Roger Daltrey, lead singer for the Who, made a stop at Denver’s Paramount Theatre on Tuesday as part of his “Use It or Lose It” tour. The rock legend performed for a slightly-less-than full house, and those who could (and should) have been there missed a gem of a show.
While the 65-year-old’s voice has lost its ability to hit the highest notes of its former range, Daltrey’s signature passion and energy has not subsided. Where Who shows are defined by their raw power, Daltrey’s shows thrive on personal interaction with the audience and self-effacing humor.
Before launching into “A Second Out,” Daltrey told a story of Pete Townshend coming to him and saying he was tired of writing songs, and that Daltrey should start contributing more. When Daltrey came to Townshend with “A Second Out,” Townshend said “It’s crap” — or at least that’s the way Daltrey tells the story.
Daltrey greeted the audience and told them he had crafted his set list out of personal favorites from the Who’s expansive catalog. The audience was treated to classics, along with some deep and obscure cuts, including “Pictures of Lily,” which came just after the show’s opener, the Who’s 1978 hit “Who Are You.”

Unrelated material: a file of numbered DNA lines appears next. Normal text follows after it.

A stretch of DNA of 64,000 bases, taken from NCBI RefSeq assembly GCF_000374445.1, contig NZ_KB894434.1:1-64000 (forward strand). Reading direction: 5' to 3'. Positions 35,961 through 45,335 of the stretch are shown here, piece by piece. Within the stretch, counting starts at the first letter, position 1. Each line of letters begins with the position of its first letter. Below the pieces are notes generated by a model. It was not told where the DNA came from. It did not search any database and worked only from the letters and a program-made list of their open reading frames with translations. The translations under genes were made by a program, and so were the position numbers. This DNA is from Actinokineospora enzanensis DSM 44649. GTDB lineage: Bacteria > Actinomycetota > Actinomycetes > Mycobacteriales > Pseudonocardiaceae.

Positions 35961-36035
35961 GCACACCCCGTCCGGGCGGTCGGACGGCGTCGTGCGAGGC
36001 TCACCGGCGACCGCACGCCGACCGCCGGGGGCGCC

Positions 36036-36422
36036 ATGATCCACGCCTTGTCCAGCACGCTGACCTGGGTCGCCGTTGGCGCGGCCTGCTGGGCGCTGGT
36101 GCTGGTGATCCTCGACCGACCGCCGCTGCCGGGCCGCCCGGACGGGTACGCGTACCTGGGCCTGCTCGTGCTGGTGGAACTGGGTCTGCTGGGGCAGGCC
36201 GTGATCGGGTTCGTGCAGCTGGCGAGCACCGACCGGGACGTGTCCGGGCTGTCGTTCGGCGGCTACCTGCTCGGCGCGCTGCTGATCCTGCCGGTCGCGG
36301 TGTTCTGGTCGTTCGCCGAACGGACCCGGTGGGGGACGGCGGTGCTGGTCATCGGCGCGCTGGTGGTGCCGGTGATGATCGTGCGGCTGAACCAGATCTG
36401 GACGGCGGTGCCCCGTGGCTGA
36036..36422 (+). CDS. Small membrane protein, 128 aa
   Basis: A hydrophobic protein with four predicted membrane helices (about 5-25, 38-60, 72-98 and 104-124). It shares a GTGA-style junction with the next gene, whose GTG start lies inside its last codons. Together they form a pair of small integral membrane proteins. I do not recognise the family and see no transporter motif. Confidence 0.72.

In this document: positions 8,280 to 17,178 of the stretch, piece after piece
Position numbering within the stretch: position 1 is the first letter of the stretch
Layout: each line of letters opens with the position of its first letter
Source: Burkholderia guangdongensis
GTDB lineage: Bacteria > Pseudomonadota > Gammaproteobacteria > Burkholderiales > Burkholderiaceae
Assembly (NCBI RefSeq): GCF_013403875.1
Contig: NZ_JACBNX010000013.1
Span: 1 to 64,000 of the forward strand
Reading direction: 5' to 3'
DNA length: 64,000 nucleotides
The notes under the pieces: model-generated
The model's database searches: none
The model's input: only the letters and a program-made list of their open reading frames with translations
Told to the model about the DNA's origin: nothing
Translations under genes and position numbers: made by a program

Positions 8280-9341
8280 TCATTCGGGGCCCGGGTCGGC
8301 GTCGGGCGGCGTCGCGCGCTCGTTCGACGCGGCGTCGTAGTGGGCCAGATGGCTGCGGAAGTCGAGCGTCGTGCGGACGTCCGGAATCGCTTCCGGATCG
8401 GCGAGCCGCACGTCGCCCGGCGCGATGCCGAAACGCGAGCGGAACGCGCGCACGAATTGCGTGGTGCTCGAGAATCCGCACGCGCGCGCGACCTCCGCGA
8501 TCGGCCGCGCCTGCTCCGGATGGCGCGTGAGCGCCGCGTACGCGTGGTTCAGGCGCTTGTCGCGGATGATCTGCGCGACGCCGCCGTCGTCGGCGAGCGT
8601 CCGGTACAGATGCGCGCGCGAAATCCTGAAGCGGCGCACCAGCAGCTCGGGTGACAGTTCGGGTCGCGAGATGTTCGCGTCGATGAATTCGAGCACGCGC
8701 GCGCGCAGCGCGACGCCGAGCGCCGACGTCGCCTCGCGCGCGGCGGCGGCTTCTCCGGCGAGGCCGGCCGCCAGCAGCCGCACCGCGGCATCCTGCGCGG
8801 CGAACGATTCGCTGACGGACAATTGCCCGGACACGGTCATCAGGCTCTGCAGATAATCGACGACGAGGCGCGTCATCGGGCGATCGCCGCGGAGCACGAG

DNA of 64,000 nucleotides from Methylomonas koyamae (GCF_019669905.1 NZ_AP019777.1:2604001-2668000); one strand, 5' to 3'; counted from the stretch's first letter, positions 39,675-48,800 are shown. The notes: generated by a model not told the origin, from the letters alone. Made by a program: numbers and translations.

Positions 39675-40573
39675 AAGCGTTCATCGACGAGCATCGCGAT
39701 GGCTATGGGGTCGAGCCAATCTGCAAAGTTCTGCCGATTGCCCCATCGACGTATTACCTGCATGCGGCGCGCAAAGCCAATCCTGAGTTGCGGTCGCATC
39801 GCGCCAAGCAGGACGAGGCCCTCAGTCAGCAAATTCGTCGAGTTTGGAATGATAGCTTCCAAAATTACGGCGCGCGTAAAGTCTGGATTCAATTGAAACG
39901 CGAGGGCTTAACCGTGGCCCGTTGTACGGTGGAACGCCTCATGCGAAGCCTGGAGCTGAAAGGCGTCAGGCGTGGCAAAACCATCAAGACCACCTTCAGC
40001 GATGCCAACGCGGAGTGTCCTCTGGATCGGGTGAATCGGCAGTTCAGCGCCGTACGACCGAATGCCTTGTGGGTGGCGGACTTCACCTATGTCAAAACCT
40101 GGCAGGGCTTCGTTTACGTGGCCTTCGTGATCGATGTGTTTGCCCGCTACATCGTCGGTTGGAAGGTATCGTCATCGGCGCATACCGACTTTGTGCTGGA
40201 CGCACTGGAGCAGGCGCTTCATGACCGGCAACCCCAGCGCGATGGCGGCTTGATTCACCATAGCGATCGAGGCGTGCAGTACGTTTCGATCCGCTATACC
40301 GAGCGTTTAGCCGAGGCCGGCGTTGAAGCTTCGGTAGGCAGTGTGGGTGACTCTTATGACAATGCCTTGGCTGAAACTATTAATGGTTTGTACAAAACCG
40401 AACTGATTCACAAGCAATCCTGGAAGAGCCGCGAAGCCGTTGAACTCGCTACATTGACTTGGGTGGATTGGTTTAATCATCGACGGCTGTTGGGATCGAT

Daltrey spent a good amount of time engaging the audience between songs, talking about the Who and explaining early on that his voice was struggling to get back on track after a day off following his tour stop in San Diego, Calif. A funny moment came when a roadie walked on stage with a scarf for Daltrey after he struggled with a high note in the third song, “Behind Blue Eyes.” The audience was quick and eager to support Daltrey on the Who classic.
Daltrey also included a Johnny Cash song on his set list. According to a video on the Who’s website, Daltrey typically warms up in bathrooms prior to taking the stage by singing Johnny Cash songs (a habit that dates back to the earliest days of the Who, Daltrey said on the video).
On an interesting side note, Pete Townshend’s brother Simon is playing lead guitar on Daltrey’s tour. — Mark Osler
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Mark Osler is a Pulitzer Prize-winning Denver photographer and regular contributor to Reverb. See more of his work here.